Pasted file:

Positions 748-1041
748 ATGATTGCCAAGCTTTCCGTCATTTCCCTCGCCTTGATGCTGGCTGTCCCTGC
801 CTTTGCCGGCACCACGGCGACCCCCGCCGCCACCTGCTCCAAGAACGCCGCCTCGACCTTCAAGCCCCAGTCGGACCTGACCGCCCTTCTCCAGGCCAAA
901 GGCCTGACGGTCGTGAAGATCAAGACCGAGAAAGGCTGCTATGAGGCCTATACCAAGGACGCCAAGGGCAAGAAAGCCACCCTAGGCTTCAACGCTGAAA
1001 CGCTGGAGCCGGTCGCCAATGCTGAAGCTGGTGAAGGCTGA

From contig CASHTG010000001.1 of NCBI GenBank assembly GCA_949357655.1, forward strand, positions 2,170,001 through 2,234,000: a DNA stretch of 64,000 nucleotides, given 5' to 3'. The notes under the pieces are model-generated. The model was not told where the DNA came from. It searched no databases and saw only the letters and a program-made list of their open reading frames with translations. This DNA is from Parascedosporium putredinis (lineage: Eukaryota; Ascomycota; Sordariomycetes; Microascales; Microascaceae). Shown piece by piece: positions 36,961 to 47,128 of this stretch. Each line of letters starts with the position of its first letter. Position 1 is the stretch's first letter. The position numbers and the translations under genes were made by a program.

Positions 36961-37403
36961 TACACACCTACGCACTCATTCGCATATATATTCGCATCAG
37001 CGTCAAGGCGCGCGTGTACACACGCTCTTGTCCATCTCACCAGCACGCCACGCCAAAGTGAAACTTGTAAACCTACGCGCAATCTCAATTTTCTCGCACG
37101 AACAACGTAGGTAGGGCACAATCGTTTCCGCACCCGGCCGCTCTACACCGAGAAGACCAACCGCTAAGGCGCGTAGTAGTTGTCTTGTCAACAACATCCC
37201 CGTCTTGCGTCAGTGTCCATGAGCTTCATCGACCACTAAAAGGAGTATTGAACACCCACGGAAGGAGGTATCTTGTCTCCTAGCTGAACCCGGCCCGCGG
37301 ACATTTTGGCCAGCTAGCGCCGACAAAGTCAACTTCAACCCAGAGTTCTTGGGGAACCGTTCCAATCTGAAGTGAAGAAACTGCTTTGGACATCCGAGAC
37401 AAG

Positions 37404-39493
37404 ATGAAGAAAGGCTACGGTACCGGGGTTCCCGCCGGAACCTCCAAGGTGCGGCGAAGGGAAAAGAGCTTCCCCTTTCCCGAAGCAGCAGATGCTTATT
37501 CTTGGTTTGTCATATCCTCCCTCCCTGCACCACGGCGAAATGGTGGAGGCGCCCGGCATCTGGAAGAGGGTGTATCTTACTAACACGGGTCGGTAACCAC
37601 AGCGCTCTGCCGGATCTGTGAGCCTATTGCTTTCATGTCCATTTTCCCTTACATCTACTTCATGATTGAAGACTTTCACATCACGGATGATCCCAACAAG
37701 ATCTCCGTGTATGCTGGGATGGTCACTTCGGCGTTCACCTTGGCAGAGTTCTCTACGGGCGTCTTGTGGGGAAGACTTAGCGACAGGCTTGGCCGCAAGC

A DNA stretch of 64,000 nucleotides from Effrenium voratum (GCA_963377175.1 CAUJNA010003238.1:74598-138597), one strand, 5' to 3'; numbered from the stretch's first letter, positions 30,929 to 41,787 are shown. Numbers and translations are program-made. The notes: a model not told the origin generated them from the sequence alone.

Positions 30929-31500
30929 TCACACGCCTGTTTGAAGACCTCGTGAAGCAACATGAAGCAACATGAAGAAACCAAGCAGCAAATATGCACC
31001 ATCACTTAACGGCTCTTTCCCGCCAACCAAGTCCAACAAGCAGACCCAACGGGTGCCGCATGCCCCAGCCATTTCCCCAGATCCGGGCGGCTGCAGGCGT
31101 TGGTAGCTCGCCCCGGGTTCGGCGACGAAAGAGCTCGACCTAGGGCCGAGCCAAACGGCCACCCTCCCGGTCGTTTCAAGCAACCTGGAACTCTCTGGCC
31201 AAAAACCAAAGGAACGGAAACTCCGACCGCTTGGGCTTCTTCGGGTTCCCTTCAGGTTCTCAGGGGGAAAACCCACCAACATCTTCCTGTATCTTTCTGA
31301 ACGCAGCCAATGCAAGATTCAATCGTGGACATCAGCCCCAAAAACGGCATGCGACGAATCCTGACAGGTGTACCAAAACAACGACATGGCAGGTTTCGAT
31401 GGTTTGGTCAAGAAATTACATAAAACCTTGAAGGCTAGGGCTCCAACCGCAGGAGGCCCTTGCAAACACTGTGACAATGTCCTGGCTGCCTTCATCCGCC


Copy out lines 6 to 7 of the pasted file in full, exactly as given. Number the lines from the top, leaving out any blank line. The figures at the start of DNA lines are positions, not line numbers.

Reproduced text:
From contig CASHTG010000001.1 of NCBI GenBank assembly GCA_949357655.1, forward strand, positions 2,170,001 through 2,234,000: a DNA stretch of 64,000 nucleotides, given 5' to 3'. The notes under the pieces are model-generated. The model was not told where the DNA came from. It searched no databases and saw only the letters and a program-made list of their open reading frames with translations. This DNA is from Parascedosporium putredinis (lineage: Eukaryota; Ascomycota; Sordariomycetes; Microascales; Microascaceae). Shown piece by piece: positions 36,961 to 47,128 of this stretch. Each line of letters starts with the position of its first letter. Position 1 is the stretch's first letter. The position numbers and the translations under genes were made by a program.

Positions 36961-37403